Moving your eyes from side to side for 30 seconds every morning can boost memory by up to 10 per cent, a study suggests, reports Lewis Smith in the London Times. The findings appear to support the use of Visuospatial processing exercises - "games" that focus on eye movement in boosting memory and recall and provide independent verification of findings observed using these exercises.
Students who took part in the eye exercise tests found that their memory recall was boosted by a spot of eye jiggling. The exercises work, it is thought, because the eye movements cause the two hemispheres of the brain to interact more efficiently with each other.
Research led by Andrew Parker of Manchester Metropolitan University, identified the potential exam revision technique while studying false recall. "This could be important in situations where we feel uncertain, unclear or maybe even just confused about what we may have done or said," he said. "It may help someone recall an important piece of information for an exam or for a shopping list."
He presented 102 university students with recordings of a male voice reading 20 lists of 15 words. The subjects were then handed a list of words and asked to pick out those that they had just heard. On average, the students who had moved their eyes from side to side performed 10 per cent better than the rest. Up and down eye movement was of no use at all to recall.
Contained within the lists were "lure" words that were not in the spoken list but were similar to some of those that were. Students who had moved eyes sideways were 15 per cent better at ignoring the misleading words.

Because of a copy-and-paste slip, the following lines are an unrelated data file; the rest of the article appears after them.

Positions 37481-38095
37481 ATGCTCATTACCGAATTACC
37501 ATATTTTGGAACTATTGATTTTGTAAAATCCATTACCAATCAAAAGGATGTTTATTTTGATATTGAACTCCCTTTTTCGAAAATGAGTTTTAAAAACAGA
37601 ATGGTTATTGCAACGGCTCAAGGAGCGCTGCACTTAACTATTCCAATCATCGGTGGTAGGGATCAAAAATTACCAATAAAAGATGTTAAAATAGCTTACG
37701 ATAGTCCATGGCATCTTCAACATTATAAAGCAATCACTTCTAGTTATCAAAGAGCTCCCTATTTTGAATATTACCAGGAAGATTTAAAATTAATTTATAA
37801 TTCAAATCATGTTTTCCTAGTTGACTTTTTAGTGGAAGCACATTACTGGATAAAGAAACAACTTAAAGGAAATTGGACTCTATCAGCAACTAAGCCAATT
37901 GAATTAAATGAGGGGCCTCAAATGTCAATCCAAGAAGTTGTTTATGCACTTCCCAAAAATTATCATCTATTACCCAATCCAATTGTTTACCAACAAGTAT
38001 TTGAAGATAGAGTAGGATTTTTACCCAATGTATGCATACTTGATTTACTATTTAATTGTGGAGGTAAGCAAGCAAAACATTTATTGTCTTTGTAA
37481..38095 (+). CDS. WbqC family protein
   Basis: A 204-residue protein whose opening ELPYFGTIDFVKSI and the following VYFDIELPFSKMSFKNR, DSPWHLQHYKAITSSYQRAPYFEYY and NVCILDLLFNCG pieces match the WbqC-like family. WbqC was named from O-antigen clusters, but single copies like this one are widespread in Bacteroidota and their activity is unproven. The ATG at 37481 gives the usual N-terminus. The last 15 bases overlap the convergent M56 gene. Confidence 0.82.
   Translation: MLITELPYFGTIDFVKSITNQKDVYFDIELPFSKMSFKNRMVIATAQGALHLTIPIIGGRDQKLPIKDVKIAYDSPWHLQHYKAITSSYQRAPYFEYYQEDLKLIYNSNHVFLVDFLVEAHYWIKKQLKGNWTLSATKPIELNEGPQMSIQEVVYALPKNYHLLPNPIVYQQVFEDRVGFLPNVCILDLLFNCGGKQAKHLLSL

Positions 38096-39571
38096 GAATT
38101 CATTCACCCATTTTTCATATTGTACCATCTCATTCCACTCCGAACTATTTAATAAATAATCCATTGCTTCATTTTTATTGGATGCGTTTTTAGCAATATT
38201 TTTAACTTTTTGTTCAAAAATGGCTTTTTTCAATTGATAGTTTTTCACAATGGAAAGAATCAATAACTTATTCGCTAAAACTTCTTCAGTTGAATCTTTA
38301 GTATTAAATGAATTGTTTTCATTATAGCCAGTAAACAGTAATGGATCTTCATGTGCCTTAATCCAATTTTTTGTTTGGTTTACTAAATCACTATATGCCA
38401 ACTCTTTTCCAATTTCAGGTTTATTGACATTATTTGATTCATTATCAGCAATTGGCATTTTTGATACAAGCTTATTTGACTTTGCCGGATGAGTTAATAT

Dr Parker said: "Our work shows that true memory can be improved and false memory reduced. One reason for this is that bilateral eye movements may improve our ability to monitor the source of our memories. He said that people are often confused over whether a memory is real or imagined, such as whether a bill was paid or a door locked.
"The problem is to determine the source of one’s memory — real or imagined. Bilateral eye movements may help us to determine accurately the source of our memory," he said.
He came up with the idea of testing students and getting them to move their eyes after previous research indicated that some memories are dependent on the level of activity between the brain’s two hemispheres.
The researchers, who published their findings in the journal Brain and Cognition, anticipated a reduction in false memory but were taken aback to find that the eye movements assisted recall of true memories.
"The effects are so counter-intuitive," Dr Parker said. "That such a straightforward experimental manipulation can bring about enhanced memory for studied information and lower the number of memory errors is quite exciting."
More work has to be done to establish in what contexts the technique will be effective and whether it really will help in an exam. But he added: "If one does forget something then it will do no harm to try moving one’s eyes from side to side — to see if it does make a difference."
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